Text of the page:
Climate Home Acting Editor Megan Darby moderated this online event, which brought together researchers, and government and UN officials to preview emerging findings from the 2020 Production Gap Report.
The Production Gap Report was first published in 2019 by leading research institutions and the UN Environment Programme. It highlights the alarming discrepancy between plans for coal, oil, and gas production and levels consistent with Paris goals. A 2020 special issue will speak to major changes in energy markets and government responses to the COVID-19 pandemic to shore up, expand, or transition oil, gas, and coal industries.
In this online event, panellists explored what these changes might mean for the production gap, and how a managed and equitable transition away from fossil fuel production can contribute to a sustainable, just, and resilient recovery.
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The event was hosted by SEI, the International Institute for Sustainable Development, the Overseas Development Institute, and the UN Environment Programme, in partnership with Climate Home News.
The panellists were:
- Adam Matthews, Co-Chair, Transition Pathway Initiative
- Andrea Meza, Director, Climate Change Directorate (DCC), Costa Rica Ministry of Environment and Energy
- Ivetta Gerasimchuk, Sustainable Energy Supplies Lead, IISD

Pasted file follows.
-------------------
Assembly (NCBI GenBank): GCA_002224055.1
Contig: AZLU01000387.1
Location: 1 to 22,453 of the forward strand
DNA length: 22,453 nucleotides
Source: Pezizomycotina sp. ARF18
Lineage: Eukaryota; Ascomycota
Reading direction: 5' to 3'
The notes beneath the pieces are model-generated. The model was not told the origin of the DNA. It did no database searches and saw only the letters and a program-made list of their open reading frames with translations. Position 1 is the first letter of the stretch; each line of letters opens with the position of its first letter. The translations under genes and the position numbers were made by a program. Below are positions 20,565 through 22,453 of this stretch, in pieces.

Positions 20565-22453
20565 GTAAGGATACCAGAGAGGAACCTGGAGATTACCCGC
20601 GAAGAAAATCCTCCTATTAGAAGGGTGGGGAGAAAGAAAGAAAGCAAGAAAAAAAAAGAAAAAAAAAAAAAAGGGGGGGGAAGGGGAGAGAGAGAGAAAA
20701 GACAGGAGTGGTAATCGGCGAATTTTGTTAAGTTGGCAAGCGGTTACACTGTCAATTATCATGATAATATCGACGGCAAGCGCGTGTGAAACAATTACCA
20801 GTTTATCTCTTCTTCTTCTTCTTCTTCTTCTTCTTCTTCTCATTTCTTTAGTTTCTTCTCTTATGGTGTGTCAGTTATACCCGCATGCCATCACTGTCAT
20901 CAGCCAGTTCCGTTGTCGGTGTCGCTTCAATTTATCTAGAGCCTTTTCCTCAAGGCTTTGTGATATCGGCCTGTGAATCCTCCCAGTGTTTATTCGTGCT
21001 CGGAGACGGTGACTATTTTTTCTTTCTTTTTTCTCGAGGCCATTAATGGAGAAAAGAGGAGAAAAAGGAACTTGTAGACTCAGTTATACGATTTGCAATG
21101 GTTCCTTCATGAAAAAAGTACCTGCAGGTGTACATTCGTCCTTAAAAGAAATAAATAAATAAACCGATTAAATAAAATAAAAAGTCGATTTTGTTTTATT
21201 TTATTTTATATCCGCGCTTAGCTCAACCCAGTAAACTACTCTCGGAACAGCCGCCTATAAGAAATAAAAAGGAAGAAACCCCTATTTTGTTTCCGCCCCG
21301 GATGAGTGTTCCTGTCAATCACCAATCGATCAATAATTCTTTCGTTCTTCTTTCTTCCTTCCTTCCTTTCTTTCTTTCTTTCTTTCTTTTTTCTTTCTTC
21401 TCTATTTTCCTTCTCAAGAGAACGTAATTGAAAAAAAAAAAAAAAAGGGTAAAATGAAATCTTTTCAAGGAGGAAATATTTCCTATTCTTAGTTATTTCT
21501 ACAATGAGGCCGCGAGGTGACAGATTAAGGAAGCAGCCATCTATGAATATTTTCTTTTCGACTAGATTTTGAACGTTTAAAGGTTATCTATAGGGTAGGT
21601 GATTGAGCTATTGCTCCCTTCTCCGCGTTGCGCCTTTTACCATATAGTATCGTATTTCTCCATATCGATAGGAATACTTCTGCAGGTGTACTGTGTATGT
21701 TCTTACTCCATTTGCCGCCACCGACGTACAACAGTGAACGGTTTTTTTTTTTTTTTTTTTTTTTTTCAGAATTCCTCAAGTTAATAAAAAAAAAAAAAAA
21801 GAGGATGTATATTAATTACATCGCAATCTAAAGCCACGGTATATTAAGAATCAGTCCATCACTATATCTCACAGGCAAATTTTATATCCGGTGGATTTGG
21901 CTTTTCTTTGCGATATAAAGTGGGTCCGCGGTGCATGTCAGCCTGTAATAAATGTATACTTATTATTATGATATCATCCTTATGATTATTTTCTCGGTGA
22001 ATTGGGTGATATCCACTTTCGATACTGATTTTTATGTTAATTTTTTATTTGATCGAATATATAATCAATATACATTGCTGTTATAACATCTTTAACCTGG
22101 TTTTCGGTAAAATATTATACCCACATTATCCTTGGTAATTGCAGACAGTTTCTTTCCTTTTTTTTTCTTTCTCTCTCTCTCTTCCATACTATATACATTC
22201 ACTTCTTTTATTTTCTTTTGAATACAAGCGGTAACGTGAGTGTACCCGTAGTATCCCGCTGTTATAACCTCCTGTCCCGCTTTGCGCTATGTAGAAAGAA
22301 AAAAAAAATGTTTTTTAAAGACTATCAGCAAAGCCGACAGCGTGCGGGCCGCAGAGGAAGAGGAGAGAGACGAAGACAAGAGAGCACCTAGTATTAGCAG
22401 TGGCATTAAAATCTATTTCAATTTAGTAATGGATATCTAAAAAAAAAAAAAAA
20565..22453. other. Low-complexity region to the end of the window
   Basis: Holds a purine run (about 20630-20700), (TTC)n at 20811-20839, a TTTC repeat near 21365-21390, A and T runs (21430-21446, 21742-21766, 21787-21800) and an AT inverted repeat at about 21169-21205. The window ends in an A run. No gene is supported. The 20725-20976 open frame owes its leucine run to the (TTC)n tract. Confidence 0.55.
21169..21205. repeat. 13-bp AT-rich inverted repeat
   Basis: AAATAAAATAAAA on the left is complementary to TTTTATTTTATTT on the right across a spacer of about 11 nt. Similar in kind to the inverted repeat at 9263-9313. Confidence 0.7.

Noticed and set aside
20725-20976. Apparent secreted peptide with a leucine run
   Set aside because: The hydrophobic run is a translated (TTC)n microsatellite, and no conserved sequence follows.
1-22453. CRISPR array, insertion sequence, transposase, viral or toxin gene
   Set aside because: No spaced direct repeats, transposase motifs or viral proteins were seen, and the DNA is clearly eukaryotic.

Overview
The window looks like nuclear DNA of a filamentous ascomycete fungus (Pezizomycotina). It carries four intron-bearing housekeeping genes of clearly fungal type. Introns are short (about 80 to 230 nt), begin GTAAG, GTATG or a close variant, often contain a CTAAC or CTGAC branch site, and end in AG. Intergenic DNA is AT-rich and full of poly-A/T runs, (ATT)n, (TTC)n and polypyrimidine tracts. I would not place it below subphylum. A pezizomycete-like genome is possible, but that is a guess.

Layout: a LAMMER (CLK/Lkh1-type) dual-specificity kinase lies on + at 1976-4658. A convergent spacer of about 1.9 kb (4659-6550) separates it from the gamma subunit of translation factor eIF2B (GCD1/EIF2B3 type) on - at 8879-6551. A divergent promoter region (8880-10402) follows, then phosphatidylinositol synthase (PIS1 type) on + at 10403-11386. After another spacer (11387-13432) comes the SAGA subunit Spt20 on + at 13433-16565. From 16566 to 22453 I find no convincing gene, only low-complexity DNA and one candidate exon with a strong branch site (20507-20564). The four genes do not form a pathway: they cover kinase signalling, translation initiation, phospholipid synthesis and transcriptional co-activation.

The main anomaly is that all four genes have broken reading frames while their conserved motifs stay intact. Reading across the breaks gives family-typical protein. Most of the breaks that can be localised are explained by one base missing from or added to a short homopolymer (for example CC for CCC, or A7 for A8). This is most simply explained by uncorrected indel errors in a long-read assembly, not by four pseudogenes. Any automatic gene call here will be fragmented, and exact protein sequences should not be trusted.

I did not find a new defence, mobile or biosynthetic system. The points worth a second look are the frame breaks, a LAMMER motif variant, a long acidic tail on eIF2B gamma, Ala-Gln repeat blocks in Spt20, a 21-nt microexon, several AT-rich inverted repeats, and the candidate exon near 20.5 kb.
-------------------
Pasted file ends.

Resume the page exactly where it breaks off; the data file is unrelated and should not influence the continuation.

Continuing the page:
- Michael Lazarus, Center Director, SEI US
- Niklas Hagelberg, Coordinator, Sub-Programme on Climate Change, UNEP
“What we see right now is pretty much what countries did before the COVID crisis, they keep doing. In this sense the crisis we have at hand has just exacerbated the trends that existed before, unfortunately.... The overall trend on both the consumption and production side of fossil fuels is there is more money going into fossil fuels than into clean energy.”
— Ivetta Gerasimchuk, Sustainable Energy Supplies Lead, IISD
“All the time, we’re making decisions on what is our development path and which is the kind of development that we want. [We need to have] a big discussion on which is the kind of economic activities that can generate more jobs, but at the same time can generate more welfare and can generate more health. And normally, when you put all these elements together, you realize that it’s not the fossil fuel industry. ”
— Andrea Meza, Director, Climate Change Directorate (DCC), Costa Rica Ministry of Environment and Energy
“It does seem the fossil fuel sector and funding for it is greatly outpacing that for clean energy and that risks that lock-in of a high carbon development pathway that is sort of the opposite of building back better. This moment right now presents us with a critical opportunity to turn this around. Clean energy paths around the world are proving themselves to be more resilient, less costly, more dynamic engines of jobs, prosperity and well-being.”
— Michael Lazarus, Center Director, SEI US
“You’ve got now this huge impact of the COVID pandemic that is significantly reshaping demand for the oil and gas sector and there could be two reactions to that. One is that you just carry on and try and sort of ride it out. Or you can see this as a moment to actually drive a faster transition. So far, you’ve seen some of the Europeans acknowledge that this is the moment they need to go further and faster, and investors are playing a role of encouraging that.”
— Adam Matthews, Co-Chair, Transition Pathway Initiative
“Fossil fuel subsidies are a key drain on government public resources, so by focusing on removing these unnecessary fossil fuel subsidies, there can be more resources to invest into the decarbonization itself, but also into health related issues now under the COVID-19 situation.”
— Niklas Hagelberg, Coordinator, Sub-Programme on Climate Change, UNEP